The Chattahoochee River and its valley is a place rich in natural and cultural resources. Sometimes the river is clear, cold, and slow-moving, while at other times it is a muddy torrent, plunging through rocky shoals. The valley contains a rich, diverse mix of plants and animals that represent an environment much larger than itself. For centuries, humans have been drawn to this river valley for lifes basics: food, water, and shelter as well as transportation and power to support the increasing numbers of mills and factories. By the 1970s, the resources that made the river valley a special place to so many people were being threatened. On August 15, 1978, President Jimmy Carter signed the legislation that set aside a 48-mile stretch of river with a series of parklands to preserve a part of the river valley for future generations.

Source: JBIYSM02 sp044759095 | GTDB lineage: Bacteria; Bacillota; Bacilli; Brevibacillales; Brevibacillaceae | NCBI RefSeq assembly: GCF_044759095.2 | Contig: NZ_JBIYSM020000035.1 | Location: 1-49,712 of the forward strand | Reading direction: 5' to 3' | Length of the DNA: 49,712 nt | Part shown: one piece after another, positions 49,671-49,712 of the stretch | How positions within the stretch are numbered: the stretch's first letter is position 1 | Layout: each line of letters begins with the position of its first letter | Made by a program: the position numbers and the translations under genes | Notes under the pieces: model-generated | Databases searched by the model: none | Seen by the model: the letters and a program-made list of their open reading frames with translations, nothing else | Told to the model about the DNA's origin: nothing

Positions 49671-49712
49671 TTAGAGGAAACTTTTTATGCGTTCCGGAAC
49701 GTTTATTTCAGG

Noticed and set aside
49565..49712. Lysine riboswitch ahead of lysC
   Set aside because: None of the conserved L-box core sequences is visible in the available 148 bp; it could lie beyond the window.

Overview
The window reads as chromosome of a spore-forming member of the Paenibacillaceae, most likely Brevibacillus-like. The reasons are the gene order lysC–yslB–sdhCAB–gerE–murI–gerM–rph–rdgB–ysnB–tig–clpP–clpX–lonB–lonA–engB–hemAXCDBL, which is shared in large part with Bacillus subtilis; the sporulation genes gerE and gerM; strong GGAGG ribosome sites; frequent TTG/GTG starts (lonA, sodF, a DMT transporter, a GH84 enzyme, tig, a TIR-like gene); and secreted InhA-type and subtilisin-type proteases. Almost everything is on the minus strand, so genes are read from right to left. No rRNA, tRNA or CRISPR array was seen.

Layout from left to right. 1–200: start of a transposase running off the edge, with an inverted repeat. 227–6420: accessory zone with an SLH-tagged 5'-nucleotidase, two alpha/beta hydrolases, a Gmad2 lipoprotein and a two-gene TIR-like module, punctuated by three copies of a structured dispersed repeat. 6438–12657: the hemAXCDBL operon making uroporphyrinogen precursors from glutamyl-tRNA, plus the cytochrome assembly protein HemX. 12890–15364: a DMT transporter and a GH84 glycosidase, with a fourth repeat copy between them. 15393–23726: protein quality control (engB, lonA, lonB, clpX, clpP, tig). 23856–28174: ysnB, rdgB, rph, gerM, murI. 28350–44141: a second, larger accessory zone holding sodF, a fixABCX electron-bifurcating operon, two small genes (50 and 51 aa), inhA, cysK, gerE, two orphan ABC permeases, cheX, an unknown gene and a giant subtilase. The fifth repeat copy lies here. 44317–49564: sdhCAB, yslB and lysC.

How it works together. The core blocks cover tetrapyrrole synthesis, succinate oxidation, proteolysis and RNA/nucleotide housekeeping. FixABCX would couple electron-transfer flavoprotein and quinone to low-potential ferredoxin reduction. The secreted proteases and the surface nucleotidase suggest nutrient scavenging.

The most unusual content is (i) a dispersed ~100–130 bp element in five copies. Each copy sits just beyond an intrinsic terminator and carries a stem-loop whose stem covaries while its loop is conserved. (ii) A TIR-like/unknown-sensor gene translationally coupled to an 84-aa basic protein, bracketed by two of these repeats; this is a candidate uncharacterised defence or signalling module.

Today the river valley attracts us for so many reasons. Take a solitary walk to enjoy natures display, raft leisurely through the rocky shoals with friends, fish the misty waters as the sun comes up, reflect on a mill workers day as a chipmunk scurries over the paper mill ruins, or have a picnic on a Sunday afternoon. Experience your Chattahoochee River National Recreation Area.